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Octogenarian With New Rash


An 89-year-old woman is seen for a rash on her back of 2 days' duration. Has Broca aphasia and dense right hemiparesis from an old stroke; remains highly communicative without words, and interactive, in the nursing home where she lives. Long-standing diabetes mellitus and hypertension contributed to the stroke and to marked peripheral arterial disease.

This article was originally presented as an independent educational activity under the direction of CME LLC. The ability to receive CME credits has expired. The article is now presented here for your reference. CME LLC is no longer responsible for the presentation of the article.

An 89-year-old woman is seen for a rash on her back of 2 days' duration. Has Broca aphasia and dense right hemiparesis from an old stroke; remains highly communicative without words, and interactive, in the nursing home where she lives. Long-standing diabetes mellitus and hypertension contributed to the stroke and to marked peripheral arterial disease.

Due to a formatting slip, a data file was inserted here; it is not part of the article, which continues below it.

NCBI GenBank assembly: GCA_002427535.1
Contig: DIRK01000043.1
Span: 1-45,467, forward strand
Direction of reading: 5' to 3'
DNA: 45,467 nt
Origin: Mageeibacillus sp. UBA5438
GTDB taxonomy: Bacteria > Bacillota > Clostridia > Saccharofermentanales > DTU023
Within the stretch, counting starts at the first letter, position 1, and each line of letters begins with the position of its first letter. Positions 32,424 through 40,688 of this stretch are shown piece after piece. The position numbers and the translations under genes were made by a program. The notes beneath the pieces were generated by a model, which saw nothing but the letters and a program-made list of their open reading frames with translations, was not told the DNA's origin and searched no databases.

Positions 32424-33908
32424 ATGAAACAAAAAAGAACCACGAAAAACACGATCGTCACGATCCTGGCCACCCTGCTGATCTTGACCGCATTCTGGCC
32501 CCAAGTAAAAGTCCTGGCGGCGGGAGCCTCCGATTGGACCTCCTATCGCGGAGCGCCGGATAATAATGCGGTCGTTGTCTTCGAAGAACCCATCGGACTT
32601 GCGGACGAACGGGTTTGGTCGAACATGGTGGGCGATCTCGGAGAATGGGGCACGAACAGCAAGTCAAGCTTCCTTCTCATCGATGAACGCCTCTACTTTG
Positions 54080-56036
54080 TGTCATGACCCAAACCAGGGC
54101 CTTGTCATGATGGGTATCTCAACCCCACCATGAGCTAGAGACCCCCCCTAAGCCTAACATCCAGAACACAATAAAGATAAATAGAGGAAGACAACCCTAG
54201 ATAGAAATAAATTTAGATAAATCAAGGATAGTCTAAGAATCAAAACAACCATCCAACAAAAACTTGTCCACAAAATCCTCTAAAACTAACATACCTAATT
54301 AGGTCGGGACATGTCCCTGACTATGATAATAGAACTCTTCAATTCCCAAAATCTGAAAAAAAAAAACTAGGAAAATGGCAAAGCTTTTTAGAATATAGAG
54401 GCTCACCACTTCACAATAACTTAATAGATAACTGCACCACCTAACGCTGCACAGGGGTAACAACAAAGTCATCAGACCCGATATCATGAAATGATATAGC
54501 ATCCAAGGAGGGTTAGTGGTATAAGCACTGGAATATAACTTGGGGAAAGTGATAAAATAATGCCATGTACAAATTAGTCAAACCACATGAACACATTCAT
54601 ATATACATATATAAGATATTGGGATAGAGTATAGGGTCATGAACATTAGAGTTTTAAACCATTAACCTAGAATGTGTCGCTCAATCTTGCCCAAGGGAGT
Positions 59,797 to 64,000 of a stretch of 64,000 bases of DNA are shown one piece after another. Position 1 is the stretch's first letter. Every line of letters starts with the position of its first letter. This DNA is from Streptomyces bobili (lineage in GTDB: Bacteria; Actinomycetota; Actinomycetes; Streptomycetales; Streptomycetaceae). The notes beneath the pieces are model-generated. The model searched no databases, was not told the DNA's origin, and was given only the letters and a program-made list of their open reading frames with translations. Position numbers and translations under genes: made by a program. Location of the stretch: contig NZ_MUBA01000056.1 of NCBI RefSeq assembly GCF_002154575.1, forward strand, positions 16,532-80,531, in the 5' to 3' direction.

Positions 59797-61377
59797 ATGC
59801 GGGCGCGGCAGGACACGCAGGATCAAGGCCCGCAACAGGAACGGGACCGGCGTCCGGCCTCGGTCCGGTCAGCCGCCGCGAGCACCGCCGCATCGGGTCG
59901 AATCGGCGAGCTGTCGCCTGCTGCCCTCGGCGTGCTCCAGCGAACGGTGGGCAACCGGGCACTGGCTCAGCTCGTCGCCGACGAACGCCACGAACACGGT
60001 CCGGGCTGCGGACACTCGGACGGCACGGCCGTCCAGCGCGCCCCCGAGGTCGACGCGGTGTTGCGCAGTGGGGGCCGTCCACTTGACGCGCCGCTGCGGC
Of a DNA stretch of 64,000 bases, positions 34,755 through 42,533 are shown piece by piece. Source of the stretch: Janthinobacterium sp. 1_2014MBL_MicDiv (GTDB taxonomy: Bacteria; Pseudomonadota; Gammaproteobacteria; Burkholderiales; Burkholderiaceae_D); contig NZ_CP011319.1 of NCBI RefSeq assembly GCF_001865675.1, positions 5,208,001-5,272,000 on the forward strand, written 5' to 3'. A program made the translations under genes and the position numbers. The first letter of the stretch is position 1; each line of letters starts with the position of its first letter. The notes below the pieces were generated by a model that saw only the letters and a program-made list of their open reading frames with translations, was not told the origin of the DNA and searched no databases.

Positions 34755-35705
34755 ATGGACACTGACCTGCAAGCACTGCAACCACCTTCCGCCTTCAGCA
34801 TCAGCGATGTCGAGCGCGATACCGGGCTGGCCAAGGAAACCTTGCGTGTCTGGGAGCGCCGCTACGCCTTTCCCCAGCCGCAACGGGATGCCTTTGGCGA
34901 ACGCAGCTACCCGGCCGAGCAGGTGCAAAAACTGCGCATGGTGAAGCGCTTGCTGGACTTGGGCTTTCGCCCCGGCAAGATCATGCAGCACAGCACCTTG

Devoted husband and highly observant certified nursing assistant (CNA) note no change in demeanor, and no evidence of pruritus. No new topical or oral medicines, soaps, or clothing.

Ebullient woman who takes great pleasure in all human interactions. Expressive facial movements; uses these to deny, convincingly, any discomfort. Vital signs normal. Skin over back and left posterior axilla: multiple nontender lesions, the largest several centimeters across, round (coinlike). No lesions in mouth or elsewhere on skin and nails. No involvement at healed scar of remote right above-knee amputation. Obese, with pendulous breasts and abdomen.